WASHINGTON (Xinhua) -- U.S. EIA crude inventories rose 4.766 million barrels in the week to March 25, more than expected, after rising 8.17 million barrels the week before, according to data from the U.S. Energy Information Administration. Total U.S. EIA crude oil inventories are at a new high.
U.S. crude oil and refined oil inventories rose more than expected in the week of March 25, while auto growth was lower than expected, according to U.S. EIA crude oil inventory data. Of this total, crude oil inventories increased by 4.766 million barrels, which is expected to increase by 4.2 million barrels, from 8.17 million barrels the previous week. Gasoline inventories fell by 4.258 million barrels, but are expected to fall by 650,000 barrels, compared with a 2.014 million-barrel decline the previous week. Refined oil inventories increased by 1.325 million barrels, unchanged from the previous week's decline of 34,000 barrels.
U.S. equipment utilization rate for the week of March 18 was 89.4 percent, up from 89 percent the week before, suggesting refineries bought more crude oil. Refinery equipment utilization has continued to rise in recent weeks.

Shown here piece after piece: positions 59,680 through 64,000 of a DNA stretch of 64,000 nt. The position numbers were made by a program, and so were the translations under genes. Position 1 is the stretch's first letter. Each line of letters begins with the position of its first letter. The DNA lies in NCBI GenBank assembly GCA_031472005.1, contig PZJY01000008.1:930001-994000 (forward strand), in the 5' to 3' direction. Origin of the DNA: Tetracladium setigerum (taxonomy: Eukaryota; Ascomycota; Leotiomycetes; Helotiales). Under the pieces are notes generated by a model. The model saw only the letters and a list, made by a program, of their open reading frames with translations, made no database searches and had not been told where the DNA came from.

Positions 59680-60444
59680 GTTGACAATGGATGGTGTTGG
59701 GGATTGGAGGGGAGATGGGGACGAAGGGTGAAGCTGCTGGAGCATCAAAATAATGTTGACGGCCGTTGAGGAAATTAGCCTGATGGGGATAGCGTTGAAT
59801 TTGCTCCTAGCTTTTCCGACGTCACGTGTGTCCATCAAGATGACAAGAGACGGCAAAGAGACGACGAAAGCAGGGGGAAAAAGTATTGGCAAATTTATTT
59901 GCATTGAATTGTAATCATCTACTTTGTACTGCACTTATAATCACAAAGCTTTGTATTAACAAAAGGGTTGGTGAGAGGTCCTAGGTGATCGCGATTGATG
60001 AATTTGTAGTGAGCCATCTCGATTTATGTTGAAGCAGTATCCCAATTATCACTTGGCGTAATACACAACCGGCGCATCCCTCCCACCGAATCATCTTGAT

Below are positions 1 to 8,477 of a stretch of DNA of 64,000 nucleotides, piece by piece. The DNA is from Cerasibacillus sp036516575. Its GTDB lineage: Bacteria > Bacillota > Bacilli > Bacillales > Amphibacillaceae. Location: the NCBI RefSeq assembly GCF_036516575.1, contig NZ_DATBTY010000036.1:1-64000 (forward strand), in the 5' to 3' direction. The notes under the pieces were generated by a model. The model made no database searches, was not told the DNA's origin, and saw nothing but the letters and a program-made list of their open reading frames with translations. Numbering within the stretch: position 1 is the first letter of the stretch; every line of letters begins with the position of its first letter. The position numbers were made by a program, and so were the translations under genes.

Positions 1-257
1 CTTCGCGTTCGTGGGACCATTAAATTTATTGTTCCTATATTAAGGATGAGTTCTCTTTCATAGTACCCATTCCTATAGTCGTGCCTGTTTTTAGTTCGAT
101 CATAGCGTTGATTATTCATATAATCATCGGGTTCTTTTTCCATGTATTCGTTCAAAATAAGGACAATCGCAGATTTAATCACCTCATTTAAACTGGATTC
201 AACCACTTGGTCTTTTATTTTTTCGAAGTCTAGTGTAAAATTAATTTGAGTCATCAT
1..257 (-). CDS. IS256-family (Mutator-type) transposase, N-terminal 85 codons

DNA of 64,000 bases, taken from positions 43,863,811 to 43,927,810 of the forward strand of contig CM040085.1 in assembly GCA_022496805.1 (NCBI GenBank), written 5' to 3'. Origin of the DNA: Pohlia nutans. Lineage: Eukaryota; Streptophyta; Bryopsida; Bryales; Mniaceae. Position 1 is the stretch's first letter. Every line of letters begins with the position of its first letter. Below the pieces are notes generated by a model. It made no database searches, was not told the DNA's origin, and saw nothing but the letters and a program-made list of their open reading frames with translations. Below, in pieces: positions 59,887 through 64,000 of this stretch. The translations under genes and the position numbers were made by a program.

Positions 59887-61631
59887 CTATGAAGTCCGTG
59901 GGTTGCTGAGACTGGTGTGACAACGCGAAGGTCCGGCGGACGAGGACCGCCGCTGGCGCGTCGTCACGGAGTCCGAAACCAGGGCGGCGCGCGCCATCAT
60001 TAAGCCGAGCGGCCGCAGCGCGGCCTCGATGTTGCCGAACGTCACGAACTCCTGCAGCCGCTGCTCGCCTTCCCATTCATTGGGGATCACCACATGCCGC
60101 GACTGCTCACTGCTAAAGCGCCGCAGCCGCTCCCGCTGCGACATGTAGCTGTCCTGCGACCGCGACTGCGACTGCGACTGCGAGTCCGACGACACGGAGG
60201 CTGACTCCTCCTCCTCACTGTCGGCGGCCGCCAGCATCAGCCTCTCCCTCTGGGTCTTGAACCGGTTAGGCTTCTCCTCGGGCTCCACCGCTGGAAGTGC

U.S. crude inventories have continued to climb in recent days, but there are limited places to store them. The market fears that when there is too much crude oil to store, it will trigger a collapse in oil prices. Zerohedge, a financial blog, even predicted that U.S. crude could be "nowhere to hide" as early as June.
WTI crude oil and cloth oil both rose about 2 percent after the release of EIA crude oil inventory data, which was largely in line with expectations. WTI crude rose to $48.6.